THIS ARTICLE IS MORE THAN FIVE YEARS OLD
This article is more than five years old. Autism research — and science in general — is constantly evolving, so older articles may contain information or theories that have been reevaluated since their original publication date.
Studies of the infant siblings of children with autism sometimes find markers — behavioral, electrophysiological or biological — that may predict a later diagnosis. But one of the challenges researchers face in interpreting their findings is that these markers have never been studied in typically developing children, making it hard to determine what — if anything — is awry in the baby sibs.
Two new studies may help. In December, researchers reported that healthy newborns prefer their mother’s voice to those of strangers. In the first 24 hours after birth, the researchers say, infants show more activity in the left temporal lobe, associated with language processing, in response to their mother’s voice. The voices of strangers, by contrast, activate the right temporal lobe, a region associated with voice recognition.
The left-dominant brain activation pattern continues throughout infancy: hearing the mother’s voice activated the left hemisphere 77 percent of the time compared with 40 percent of the time in response to a stranger’s voice.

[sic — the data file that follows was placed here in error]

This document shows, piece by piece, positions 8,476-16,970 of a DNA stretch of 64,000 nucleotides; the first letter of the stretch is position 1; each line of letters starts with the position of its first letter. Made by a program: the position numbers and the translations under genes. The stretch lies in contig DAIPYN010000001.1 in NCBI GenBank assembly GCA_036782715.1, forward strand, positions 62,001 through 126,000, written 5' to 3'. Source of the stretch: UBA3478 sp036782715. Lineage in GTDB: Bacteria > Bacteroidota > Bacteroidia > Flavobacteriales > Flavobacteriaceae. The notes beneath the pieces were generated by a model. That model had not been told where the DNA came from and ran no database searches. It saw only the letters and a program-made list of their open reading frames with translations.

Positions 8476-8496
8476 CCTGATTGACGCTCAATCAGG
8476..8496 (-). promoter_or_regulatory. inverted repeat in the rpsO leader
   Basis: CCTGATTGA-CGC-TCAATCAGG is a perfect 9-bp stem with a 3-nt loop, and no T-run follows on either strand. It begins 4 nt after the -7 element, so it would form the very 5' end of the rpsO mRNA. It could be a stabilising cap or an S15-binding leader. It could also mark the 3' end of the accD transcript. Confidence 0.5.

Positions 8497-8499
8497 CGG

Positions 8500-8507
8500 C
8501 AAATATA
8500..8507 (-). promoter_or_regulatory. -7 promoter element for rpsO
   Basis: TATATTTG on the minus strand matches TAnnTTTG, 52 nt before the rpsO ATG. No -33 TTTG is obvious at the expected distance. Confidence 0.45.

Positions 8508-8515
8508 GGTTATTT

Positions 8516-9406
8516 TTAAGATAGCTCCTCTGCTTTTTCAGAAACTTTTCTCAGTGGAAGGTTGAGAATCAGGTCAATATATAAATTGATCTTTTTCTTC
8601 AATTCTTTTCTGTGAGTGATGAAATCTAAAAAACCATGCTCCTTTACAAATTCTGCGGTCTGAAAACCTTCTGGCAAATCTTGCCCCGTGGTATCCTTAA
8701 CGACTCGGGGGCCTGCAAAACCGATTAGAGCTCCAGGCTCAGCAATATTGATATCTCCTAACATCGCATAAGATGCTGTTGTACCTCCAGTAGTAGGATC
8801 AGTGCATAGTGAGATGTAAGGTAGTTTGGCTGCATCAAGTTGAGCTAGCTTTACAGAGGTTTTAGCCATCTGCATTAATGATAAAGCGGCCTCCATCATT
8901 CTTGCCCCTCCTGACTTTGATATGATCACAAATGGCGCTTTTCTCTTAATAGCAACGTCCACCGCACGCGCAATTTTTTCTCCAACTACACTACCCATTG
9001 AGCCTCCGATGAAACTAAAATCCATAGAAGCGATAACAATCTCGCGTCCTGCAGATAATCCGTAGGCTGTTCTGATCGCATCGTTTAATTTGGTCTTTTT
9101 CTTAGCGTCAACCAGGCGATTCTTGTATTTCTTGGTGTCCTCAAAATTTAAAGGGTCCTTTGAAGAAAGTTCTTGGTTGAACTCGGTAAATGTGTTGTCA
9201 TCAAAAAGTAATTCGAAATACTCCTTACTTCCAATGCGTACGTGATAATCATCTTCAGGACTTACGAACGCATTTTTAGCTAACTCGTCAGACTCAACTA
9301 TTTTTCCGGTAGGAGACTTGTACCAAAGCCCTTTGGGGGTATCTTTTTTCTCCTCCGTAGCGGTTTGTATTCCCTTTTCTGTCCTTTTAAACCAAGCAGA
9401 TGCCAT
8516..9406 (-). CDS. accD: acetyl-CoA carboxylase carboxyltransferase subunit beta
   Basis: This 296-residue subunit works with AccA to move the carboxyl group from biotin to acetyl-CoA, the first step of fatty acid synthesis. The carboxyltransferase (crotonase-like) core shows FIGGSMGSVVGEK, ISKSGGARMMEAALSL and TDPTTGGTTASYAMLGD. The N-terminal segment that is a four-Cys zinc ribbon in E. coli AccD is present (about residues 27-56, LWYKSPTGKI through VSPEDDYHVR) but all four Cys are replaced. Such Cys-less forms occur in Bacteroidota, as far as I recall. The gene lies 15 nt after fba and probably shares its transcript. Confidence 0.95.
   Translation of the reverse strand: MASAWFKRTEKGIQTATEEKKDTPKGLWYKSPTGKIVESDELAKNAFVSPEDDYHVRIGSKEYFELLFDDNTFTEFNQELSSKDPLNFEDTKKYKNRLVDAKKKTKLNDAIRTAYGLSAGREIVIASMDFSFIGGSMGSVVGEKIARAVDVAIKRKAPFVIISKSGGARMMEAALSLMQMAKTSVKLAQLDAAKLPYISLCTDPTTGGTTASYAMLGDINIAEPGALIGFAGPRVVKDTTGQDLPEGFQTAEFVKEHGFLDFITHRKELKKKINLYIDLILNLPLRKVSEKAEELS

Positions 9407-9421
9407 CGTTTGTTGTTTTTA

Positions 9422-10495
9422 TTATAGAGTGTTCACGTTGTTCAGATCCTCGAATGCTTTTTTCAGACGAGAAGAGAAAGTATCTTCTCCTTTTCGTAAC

This preferential attention speeds up language development — an area in which the infant siblings of children with autism are known to lag behind.
I heard Charles Nelson present similar work at the Autism Consortium Symposium in October. Nelson’s team at Children’s Hospital in Boston scanned the brains of baby sibs to track blood flow and brain wave patterns as they listened to their mother’s voice at 3, 6, 9 and 12 months. Even at 12 months, the siblings didn’t show the typical left-brain activation when they heard their mothers speak.
Another study of healthy infants focuses on ‘resting state’ brain networks — active even when someone is not engaged in any activity like speaking or walking. Mapping the brains of 70 healthy infants, researchers found that although various resting state networks appear to develop at different rates, all are largely complete in full-term babies. This suggests, they say, that resting state networks are formed in the third trimester, during a period of rapid neural growth.
One of these circuits, the ‘default mode’ network — thought to be switched on when the brain is engaged in introspection, rather than focused on external tasks — may be disrupted in autism.
Both these studies show that the brains of newborns are far from blank slates at birth — and point to ways in which the brains of children with autism and some of their siblings may already be inscribed with different signatures.